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Small Employer Health Credit Update

by Brenda Peluso

We were thrilled when nonprofits were included in the Small Business Credit portion of the Patient Protection and Affordable Care Act, also known as Health Care Reform.  We are slightly less thrilled with the complicated manner in which the credit is calculated and how difficult it is to actually qualify for the full 25% credit.

Thankfully, the National Council of Nonprofits has created an entire page on the subject and we encourage all small nonprofit employers to calculate their potential 2010 credit.

If you employ fewer than 25 employees and pay at least 50% of the insurance premiums for your employees at the single (employee-only) rate, then gather your payroll data and visit NCN’s Small Employer Health Credit webpage.

The IRS has yet to publish the payroll tax forms on which you will claim this credit, but this new form is expected very shortly.  In the meantime, calculate your credit and know that the entire 2010 credit may be claimed on the remaining quarterly tax forms.

6 thoughts on “Small Employer Health Credit Update

I’m assuming that this would apply only to non-profits that unrelated business income that they pay taxes on. If we don’t pay any taxes as a 501(c)(3), I assume that the federal government isn’t going to give us money back, right???

Brenda Peluso says:

Hi Sarah – thanks for your question. This applies to all nonprofit employers as the credit is taken against payroll taxes and 501(c)(3)s with employees do pay payroll taxes.

“The IRS has yet to publish the payroll tax forms on which you will claim this credit, but this new form is expected very shortly.”

Details can be found here: http://www.councilofnonprofits.org/public-policy/federal-policy-issues/health-care-reform/small-employer-health-credit

So, is there actually an application to apply with? Do we have to ask for this credit (or apply) to get the credit?

Thanks,

Hildie

Brenda Peluso says:

Hi Hildie – My understanding is that the IRS will be issuing new payroll tax forms (soon I hear) that will provide a place for nonprofit employers to enter the amount of the credit and subtract that credit from the amount due in quarterly payroll taxes. However, this is all they are saying:

17. How does an employer claim the credit?

A. The credit is claimed on the employer’s annual income tax return. For a tax-exempt employer, the IRS will provide further information on how to claim the credit.

20. Can a tax-exempt employer claim the credit if it has no taxable income for the year?

A. Yes. For a tax-exempt employer, the credit is a refundable credit, so that even if the employer has no taxable income, the employer may receive a refund (so long as it does not exceed the income tax withholding and Medicare tax liability, as discussed in Q/A-6).

6. What is the maximum credit for a tax-exempt qualified employer?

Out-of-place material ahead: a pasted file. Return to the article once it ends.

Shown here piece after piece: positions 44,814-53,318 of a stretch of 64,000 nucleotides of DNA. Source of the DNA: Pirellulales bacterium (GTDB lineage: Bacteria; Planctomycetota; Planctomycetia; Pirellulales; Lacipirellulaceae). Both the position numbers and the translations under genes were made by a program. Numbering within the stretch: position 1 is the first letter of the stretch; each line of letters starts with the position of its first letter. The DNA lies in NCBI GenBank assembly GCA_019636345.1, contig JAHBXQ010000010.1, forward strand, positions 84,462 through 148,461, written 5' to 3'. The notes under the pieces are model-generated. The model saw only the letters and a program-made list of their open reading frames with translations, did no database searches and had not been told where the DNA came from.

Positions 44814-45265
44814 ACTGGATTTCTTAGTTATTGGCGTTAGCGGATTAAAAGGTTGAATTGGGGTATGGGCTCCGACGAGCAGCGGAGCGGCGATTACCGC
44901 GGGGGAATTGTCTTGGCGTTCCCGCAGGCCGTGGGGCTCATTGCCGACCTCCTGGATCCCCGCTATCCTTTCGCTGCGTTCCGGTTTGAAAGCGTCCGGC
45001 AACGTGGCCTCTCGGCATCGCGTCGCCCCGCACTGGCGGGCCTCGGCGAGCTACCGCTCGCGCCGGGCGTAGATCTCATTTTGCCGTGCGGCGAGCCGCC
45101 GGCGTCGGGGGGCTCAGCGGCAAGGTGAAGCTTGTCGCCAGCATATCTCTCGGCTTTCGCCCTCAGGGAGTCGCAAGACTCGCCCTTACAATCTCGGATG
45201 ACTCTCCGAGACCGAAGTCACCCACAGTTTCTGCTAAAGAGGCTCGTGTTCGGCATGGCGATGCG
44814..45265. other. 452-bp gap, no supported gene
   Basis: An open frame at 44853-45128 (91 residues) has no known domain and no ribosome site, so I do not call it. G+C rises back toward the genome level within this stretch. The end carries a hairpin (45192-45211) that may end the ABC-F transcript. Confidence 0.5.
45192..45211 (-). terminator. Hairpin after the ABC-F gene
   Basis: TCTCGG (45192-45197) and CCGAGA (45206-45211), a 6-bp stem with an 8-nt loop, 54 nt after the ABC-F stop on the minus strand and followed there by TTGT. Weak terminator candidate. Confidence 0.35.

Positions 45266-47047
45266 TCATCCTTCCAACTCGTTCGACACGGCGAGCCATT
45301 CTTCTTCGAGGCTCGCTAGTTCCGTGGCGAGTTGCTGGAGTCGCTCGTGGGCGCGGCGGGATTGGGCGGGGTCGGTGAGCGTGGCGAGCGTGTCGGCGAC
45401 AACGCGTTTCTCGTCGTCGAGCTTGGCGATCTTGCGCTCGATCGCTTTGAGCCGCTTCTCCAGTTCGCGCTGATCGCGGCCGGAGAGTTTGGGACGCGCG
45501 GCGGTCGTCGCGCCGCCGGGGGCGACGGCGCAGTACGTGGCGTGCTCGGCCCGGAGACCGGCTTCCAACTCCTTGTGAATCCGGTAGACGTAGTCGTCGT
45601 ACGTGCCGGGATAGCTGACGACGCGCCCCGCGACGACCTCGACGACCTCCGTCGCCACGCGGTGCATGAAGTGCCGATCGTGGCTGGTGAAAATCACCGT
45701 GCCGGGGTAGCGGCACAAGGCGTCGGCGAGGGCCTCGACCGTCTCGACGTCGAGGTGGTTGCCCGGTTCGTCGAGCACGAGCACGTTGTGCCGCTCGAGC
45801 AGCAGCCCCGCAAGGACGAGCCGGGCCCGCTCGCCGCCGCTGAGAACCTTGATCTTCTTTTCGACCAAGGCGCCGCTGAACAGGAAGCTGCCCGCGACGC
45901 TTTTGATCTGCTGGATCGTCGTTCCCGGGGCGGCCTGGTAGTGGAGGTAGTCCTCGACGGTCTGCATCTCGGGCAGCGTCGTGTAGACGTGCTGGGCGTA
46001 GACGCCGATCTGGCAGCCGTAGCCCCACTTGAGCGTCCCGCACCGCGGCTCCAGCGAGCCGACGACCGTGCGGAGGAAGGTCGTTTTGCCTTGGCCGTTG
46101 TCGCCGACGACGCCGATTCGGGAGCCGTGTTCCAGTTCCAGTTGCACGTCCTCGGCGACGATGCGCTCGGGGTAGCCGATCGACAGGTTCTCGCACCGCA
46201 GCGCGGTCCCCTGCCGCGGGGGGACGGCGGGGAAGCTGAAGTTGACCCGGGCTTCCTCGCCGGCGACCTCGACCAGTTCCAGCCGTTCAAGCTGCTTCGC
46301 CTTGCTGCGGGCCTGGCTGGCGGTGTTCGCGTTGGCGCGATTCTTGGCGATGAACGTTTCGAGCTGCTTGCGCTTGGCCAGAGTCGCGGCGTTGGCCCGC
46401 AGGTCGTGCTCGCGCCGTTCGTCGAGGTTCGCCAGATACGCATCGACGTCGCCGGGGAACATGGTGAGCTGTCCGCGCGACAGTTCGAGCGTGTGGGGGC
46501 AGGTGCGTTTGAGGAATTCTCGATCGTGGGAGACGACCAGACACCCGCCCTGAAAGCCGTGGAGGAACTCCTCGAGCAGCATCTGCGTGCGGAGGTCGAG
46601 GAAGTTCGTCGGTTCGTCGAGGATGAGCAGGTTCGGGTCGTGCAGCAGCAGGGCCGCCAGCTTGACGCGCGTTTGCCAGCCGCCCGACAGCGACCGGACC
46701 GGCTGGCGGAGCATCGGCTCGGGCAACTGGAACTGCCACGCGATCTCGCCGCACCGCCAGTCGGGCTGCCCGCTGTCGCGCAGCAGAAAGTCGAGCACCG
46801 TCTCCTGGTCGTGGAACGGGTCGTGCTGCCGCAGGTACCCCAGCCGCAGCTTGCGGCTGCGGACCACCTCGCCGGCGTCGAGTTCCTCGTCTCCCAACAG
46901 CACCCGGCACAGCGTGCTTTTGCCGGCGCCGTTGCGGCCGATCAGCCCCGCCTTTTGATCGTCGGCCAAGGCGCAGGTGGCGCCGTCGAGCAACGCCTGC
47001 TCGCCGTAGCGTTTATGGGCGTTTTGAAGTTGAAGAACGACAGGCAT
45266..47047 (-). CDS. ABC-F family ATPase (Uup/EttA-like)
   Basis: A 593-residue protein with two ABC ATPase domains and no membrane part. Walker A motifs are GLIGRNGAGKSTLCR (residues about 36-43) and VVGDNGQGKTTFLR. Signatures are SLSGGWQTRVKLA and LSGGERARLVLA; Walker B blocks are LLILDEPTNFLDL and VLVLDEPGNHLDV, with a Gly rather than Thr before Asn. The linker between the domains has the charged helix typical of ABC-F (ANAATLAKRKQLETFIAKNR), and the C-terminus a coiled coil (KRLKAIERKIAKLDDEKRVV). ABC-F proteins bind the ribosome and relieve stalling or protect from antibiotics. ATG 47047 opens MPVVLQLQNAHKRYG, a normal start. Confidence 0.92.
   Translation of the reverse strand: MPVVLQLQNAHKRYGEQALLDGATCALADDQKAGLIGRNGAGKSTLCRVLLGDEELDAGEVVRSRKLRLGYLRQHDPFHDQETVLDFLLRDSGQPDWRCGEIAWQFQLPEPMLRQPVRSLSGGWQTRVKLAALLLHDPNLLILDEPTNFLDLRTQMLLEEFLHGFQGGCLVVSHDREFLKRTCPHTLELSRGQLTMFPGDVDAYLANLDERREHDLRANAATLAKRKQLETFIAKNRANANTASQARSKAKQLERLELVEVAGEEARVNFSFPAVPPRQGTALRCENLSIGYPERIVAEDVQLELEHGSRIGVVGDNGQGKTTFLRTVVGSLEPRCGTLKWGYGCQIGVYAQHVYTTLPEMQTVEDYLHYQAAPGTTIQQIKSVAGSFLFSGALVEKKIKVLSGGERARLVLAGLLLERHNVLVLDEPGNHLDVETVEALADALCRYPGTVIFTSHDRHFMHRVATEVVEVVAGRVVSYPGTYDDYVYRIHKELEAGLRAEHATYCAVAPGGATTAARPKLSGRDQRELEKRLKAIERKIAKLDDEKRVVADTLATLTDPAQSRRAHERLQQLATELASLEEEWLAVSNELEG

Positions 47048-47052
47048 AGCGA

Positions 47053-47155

A. For tax years beginning in 2010 through 2013, the maximum credit for a tax-exempt qualified employer is 25 percent of the employer’s premium expenses that count towards the credit, as described in Q/A-3. However, the amount of the credit cannot exceed the total amount of income and Medicare (i.e., hospital insurance) tax the employer is required to withhold from employees’ wages for the year and the employer share of Medicare tax on employees’ wages for the year.

All of these Q&A’s can be found at: http://www.irs.gov/newsroom/article/0,,id=220839,00.html

Diana Joyner says:

The IRS.gov website talks about an average FTE salary of less than $50,000 for the nonprofit. Does that mean that only full time employees are included in the calculation (we have several part time who do not qualify for medical coverage)? Also, if an employee is covered under their spouse’s plan, is their salary also considered part of the average salary calculation?

Brenda Peluso says:

Hi Diana – here is what the National Council of Nonprofits is reporting:

What employees do I count?
To determine the number of full-time equivalent employees, divide the total straight-time hours of paid work at your organization by 2080 (40 hours for 52 weeks). Overtime hours worked are not included in the calculation. Presumably salaried workers should be counted as working 2080 hours, but this will be clarified in the future by the Secretaries of the Treasury and Labor. The hours of leased employees are included, but you don’t count relatives and dependents of fiduciaries, nor seasonal workers working fewer than 120 days (such as camp counselors).

What wages count?
Total wages paid, divided by the number of full time equivalents. The amount is rounded down to the nearest lowest multiple of $1,000.

So, almost everyone counts in this calculation regardless of how many hours they work and whether or not they qualify for benefits.

The IRS’s FAQ (questions 10 – 16) gives more detail on this: http://www.irs.gov/newsroom/article/0,,id=220839,00.html

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